Monday, September 08, 2003


"Where were you when it happened," seems to have replaced the standard "hello" or any greeting-like variation. Most can’t get through their polite small talk quick enough to find out exactly what you were up to on the morning of September 11th. Where you stuck on the downtown A train while overhearing conflicting stories of a plane…no, wait, it’s a helicopter colliding into the World Trade Center or…did she just say "the Empire State Building"? Where you already at work preparing your coffee just the way you like it with two sugars and low-fat milk? Or where you, like me, still guiltily sleeping, spending a few more minutes gallivanting in the land of Naivete? How quickly my innocence was seized from me when I awoke that morning. If I had known I could never return back to that safe place, I would have taken a momento. A little token. Perhaps a postcard with the message printed on it: Naivete – wish you were here.


I turn on the TV. I watch. I am disgusted with myself for sitting here helpless but more so for wondering whether I should still be concerned with alternate side of the street parking. Hmm, the problem here is that I’ve tuned in late – in middle of the plot - which leaves me with no choice but to multitask. I need to find out exactly what happened while, simultaneously, try to register this horrible tragedy as something real. I need to catch up with the others. Can I do both? I have to remind myself regularly that this is not a movie. Oh no, no, no. This is not a movie with Bruce Willis. No, Bruce Willis is just as shocked as I am. He is somewhere despising himself too, for being so helpless. Hyperventilating. I must relax. I should wander the street and seek comfort in numbers. I turn off the TV for the time being. I find myself inching back to the TV, needing just a little more. I need a bit fucking more. But my brain intervenes. It accuses my eyes of lying. You did not just see that. You lie, eyes! You fucking lie! But the eyes remain silent knowing this is not the time to be proven right. The eyes just want to slink back behind their eyelids. The heart, like the brain, finds it easier to deny. The heart knows what’s best for it – no oily foods, no cholesterol, and absolutely no World Trade Center collapsing. The only argument I have for myself in resisting the TV’s grasp is what every policeman has said in just about every movie: move along now. There’s nothing to see. In fact, right now a hundred blocks away, I am sure there was a policemen saying the same thing to those looking in grief-stricken awe for the Twin Towers. Move along now, there’s nothing to see.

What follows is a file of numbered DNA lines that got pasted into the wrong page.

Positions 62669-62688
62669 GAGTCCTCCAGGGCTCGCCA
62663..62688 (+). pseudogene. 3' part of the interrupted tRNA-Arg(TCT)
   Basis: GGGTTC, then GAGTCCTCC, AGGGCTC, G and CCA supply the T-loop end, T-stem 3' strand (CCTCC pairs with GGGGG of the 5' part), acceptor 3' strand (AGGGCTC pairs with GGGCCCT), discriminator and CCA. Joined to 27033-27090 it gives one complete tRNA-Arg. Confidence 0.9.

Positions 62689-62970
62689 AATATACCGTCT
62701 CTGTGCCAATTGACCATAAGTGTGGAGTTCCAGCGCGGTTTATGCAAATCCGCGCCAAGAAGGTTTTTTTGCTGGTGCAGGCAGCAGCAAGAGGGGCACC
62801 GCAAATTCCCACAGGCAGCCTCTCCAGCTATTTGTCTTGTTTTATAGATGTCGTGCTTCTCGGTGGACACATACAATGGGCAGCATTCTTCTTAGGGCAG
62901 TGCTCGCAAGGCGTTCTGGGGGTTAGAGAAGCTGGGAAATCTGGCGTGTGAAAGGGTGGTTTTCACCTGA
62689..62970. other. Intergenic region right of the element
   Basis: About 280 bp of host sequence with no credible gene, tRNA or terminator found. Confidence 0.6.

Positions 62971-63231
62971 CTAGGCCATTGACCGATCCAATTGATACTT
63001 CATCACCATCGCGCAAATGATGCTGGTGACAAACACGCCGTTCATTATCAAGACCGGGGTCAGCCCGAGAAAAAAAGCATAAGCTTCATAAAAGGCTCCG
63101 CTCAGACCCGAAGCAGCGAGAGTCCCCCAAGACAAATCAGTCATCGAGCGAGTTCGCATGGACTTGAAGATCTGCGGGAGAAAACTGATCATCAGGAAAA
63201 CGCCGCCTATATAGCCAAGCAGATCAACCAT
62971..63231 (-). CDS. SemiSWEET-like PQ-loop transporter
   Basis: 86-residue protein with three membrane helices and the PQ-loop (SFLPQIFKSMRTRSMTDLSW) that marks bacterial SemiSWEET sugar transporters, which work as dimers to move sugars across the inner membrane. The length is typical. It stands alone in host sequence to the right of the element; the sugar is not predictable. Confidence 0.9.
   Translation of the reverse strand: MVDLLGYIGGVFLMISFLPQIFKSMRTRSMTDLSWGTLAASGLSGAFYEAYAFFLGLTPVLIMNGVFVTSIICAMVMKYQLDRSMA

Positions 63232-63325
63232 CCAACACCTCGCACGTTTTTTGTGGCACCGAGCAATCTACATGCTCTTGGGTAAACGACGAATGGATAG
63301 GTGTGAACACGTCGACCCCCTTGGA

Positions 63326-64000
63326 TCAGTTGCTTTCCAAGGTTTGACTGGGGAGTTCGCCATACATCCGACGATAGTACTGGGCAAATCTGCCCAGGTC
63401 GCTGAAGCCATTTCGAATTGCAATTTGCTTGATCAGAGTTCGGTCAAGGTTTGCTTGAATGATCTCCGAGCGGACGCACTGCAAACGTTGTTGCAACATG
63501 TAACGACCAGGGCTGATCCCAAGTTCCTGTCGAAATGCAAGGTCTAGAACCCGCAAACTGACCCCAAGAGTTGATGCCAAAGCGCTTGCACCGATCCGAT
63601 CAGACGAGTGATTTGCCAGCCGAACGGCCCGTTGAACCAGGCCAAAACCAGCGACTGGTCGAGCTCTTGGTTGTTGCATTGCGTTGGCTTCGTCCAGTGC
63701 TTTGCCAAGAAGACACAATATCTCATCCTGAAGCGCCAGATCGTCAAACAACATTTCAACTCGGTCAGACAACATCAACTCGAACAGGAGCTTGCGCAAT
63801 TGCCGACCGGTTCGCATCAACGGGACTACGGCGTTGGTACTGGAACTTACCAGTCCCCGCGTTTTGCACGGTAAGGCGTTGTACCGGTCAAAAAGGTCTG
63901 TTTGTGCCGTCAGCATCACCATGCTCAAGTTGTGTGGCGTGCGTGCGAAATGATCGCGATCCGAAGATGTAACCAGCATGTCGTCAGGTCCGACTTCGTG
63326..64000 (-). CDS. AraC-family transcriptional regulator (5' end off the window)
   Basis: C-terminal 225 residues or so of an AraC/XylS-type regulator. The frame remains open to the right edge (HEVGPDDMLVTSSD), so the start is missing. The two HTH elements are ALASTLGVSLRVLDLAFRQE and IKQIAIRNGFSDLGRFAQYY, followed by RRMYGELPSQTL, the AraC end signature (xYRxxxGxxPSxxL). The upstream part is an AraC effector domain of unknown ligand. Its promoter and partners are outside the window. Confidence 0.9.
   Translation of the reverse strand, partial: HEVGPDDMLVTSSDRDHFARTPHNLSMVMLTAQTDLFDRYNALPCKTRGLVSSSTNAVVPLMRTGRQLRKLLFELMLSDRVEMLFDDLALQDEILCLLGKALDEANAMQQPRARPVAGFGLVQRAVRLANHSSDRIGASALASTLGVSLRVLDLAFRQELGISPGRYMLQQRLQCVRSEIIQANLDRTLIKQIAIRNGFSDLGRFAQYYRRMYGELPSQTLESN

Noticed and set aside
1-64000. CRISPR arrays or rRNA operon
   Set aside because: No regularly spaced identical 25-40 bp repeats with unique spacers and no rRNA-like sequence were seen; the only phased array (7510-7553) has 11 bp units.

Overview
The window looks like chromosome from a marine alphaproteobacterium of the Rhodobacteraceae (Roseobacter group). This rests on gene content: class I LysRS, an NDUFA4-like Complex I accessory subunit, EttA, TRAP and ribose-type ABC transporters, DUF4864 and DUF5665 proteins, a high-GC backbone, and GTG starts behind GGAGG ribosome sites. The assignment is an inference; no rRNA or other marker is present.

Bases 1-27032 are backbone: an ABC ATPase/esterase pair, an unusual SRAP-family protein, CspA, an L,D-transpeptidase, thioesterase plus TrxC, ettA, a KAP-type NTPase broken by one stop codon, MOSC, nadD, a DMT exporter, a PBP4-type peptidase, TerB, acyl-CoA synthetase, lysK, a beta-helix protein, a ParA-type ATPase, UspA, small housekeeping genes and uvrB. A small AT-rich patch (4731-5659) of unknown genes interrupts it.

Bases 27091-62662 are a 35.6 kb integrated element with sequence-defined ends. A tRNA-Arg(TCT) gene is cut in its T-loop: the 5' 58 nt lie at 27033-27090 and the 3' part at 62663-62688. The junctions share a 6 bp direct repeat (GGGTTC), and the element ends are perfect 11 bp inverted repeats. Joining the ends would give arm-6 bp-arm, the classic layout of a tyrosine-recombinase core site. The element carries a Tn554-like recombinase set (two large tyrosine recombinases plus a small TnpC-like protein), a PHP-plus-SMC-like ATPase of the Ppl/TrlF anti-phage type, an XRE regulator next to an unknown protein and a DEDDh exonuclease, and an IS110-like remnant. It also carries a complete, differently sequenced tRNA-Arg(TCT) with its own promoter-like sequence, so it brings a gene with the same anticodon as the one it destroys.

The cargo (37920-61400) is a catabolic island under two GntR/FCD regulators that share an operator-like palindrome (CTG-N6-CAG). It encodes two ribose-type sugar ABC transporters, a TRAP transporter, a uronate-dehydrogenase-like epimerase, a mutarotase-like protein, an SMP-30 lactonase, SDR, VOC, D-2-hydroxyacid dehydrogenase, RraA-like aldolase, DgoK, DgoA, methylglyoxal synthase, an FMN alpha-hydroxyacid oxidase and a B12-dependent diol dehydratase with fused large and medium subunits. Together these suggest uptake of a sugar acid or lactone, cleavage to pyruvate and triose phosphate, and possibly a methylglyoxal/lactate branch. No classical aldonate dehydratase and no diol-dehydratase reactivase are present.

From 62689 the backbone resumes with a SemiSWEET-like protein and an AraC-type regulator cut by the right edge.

We all have our own cathartic rituals. For Neil and I, it had always been a grilled Sub sandwich courtesy of Subsation on Coney Island Avenue. Looking back over the past few years, whenever we were challenged with events beyond our control, we found solace in a pastrami-with-grilled-onions-on-garlic-bread. It may not be the resolution of deeper understanding, but for a few minutes it helped Neil forget about his troubles and along with it, the incoming paperwork. This magical pile of saliva-inducing deli gave me the appropriate support I needed after I lost my job. Even my parents could not contest with the sub’s eloquence.

After feeling incredibly numb for the past week or two over "Black Tuesday (in America, even a day of tragedy is granted a brand name)", lacking all functions of pain and healing, I need to feel something. Even if that feeling occurs only in my stomach. Neil concurred and felt it was time for us to take a ride to Brooklyn. To find solace in a pastrami sub sandwich.

Since September 11th, I have been experiencing a demented need to see the rubble itself. The rubble holds nothing back. It breaks the news to you without restraint. The rubble sees things you can not comprehend and just lies dormant in testimony. In a common symptom of the post-Black Tuesday anxiety, I have seen just about every clip known to mankind - every angle, every degree of that second plane - but yet, I still can’t fathom in my thick stupid head that all this has really happened. I still can’t look you in the eye and tell you, yes, we really did lose our heads. How convincing would I be, if I didn’t believe it myself? I didn’t see it happen. I mean, there are Holocaust revisionists. Perhaps I could be a World Trade Center revisionist. Maybe…hey, maybe the buildings were never even there. Maybe my friend Adam had lied all along and didn’t even have a job on the 83rd floor. How do I know?
I’m having a very hard time internalizing, no, conceptualizing what has happened. How do I relate?

Do you now see how dangerous it is not to feel closure or the pain? Am I looking for a rationalization to see the horrific bloody mess? Do you see the ridiculous nonsensical ramblings it could bring you to? Don’t you understand that sometimes, in desperate measures, we will do anything to escape our harsh reality? Well, my friend, Reality has left town. He’s finding it too difficult to make it in New York City. In the meantime, he’s been replaced by Delusion.



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